Some local entrepreneurs still believe that marketing professionals abroad offer a better value for money product when it comes to high-end productions. But local agencies beg to differ. David Darmanin visits ‘Brand X’, an event set up purposely to drive this point home
“Ironically, the biggest problem faced by the communications industry is that it does not itself communicate,” said Lighthouse Communications CEO Roderick Muscat Monsigneur while guiding a tour to an audio-visual exhibition he organised at St James’ Cavalier in collaboration with audio and video services company Studio Seven.
Communications agencies seldom organise marketing initiatives for themselves, but it seems that when they do, no penny is spared.
The two companies have come together to create the event in a bid to promote local proficiency in marketing communications, as “a number of clients tend to favour more expensive, and inferior-quality jobs done abroad”.
“In this space, we intend showing Maltese clients what we are capable of, and that we very easily match European and international standards at far cheaper rates,” Muscat Monsigneur explained. “This has been recognised by the numerous foreign companies that invest in our services here, while sadly, some local businesses do not take advantage of such opportunities.”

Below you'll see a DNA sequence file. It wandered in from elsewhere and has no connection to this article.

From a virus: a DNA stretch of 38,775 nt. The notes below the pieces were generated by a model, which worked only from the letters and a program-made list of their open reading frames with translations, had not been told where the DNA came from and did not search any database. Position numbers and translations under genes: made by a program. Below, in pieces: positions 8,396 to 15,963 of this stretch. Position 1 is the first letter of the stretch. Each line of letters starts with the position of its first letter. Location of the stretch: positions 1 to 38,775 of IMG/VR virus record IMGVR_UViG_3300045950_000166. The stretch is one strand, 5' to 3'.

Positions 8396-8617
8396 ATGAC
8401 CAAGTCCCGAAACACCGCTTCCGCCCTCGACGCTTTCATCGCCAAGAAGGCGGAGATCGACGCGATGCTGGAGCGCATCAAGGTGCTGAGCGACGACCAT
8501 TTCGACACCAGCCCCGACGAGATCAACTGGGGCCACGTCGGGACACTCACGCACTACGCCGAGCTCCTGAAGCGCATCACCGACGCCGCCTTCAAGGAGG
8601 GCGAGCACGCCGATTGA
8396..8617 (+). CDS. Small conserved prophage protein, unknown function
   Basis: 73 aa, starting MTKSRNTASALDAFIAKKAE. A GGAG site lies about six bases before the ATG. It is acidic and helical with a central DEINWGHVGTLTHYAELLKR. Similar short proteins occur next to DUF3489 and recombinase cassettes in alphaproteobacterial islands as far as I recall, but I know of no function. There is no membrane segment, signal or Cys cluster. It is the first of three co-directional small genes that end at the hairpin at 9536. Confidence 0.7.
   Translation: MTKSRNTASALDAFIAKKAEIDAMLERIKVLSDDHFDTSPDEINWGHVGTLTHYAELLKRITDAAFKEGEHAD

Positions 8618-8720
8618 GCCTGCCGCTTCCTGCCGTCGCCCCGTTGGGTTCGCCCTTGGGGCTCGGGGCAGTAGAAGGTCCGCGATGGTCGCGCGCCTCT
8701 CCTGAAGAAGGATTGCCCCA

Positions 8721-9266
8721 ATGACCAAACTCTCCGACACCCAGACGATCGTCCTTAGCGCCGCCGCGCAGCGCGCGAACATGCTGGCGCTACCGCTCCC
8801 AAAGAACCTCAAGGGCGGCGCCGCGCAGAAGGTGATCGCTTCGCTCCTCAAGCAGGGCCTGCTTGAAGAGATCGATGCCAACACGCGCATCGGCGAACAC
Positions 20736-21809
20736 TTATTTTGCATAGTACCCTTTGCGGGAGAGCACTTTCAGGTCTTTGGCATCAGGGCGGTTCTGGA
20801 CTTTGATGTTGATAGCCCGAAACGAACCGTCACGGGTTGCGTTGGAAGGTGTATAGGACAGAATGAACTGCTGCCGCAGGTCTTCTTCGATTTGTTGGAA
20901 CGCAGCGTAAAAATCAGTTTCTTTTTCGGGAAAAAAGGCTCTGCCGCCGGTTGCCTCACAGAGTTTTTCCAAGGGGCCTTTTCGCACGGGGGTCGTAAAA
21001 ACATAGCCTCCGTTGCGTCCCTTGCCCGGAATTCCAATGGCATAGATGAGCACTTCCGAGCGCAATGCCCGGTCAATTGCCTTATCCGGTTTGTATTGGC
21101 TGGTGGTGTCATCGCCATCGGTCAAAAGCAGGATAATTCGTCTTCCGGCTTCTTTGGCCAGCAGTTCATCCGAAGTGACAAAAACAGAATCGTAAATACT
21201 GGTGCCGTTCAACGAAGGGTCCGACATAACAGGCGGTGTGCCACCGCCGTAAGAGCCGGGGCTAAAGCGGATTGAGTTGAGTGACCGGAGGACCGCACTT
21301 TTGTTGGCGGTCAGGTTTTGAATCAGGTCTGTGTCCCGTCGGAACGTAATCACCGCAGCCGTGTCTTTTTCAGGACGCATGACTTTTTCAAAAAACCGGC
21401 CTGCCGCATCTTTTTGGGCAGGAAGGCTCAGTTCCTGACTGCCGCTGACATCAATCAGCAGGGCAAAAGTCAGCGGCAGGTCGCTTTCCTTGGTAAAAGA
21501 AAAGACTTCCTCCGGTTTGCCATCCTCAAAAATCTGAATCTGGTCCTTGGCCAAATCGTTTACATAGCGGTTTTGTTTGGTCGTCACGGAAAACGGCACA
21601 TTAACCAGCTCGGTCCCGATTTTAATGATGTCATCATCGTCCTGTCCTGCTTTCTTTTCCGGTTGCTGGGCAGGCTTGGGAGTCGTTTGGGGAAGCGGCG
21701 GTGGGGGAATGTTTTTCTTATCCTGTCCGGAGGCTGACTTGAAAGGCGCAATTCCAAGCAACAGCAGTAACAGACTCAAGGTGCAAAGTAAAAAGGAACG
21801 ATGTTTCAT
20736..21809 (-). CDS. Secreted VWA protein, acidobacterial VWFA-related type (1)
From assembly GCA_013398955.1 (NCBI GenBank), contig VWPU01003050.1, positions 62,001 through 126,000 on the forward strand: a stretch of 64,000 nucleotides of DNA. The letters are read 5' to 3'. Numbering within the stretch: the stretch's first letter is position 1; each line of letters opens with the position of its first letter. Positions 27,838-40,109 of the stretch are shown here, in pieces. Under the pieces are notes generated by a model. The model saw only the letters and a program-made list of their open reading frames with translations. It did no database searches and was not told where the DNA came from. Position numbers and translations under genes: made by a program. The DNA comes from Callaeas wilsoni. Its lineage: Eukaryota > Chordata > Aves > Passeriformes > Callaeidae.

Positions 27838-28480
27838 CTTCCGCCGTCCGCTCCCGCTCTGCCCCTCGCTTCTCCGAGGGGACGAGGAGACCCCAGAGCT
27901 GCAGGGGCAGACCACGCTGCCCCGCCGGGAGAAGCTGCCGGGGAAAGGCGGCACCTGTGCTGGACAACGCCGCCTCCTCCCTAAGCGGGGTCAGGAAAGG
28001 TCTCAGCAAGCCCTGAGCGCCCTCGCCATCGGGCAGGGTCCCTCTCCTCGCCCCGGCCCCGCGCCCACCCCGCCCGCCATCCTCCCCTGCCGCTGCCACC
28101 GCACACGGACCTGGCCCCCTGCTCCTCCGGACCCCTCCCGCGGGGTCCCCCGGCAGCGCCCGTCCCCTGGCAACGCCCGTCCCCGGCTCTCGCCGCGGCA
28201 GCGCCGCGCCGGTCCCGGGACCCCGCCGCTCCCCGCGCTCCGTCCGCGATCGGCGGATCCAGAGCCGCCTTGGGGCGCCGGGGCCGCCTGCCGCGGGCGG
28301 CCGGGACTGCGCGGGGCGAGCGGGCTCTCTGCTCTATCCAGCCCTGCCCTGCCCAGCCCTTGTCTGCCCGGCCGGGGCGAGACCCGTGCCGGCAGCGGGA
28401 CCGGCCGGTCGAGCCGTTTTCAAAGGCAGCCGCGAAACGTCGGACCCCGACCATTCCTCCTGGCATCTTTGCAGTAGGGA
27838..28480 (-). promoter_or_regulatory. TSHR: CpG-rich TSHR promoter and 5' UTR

Lighthouse and Studio Seven have gone all out in flaunting their creative skills at St James’ Cavalier this week.
A fictitious product, ‘Brand X’, was created to take a central role in the theme of the event. In order to accentuate the product’s1950s glitzy identity - a reception room (with plush red leather sofas, 1950s posters in baroque frames, a functional flipper and a popcorn machine) was set up in one of the exhibition rooms. Voluptuous hostesses greet guests with wine and snacks, while suit and red-tie clad company executives make the introductions to a one-hour tour of the space.
In the next room, a miniature cinema is set up to show a video documentary on Brand X, explaining the process of brand building from start to finish using the fictitious product as an example.
“What you are about to see is very David Lynch(ish),” said one of the members of the production team, anxious to see what reactions the production would evoke. A spatial theme reminiscent of the film Star Wars is used for the introduction of the documentary. It then switches to an upbeat commentary to cartoon visuals in 1950s Americana style.
In the next room, three screen projections are set up – one facing a board table and the other two at right angles from the main screen, facing each other. Executives from Lighthouse and Studio Seven meet guests in this room to exhibit their work portfolio on the giant screens, running clips of their TV advertising spots and other edited footage of processes leading to jobs they were commissioned to undertake.
The exhibition is available for viewing privately and while “the initial target of appointments for viewing was of 55 in one week, the number now shot up to 85. Nonetheless, interested parties may call us to see if we can fit in a time for viewing,” Muscat Monsigneur said.
The event runs until Friday.
To book an appointment for a private viewing contact Lighthouse on Tel: 21 387 900.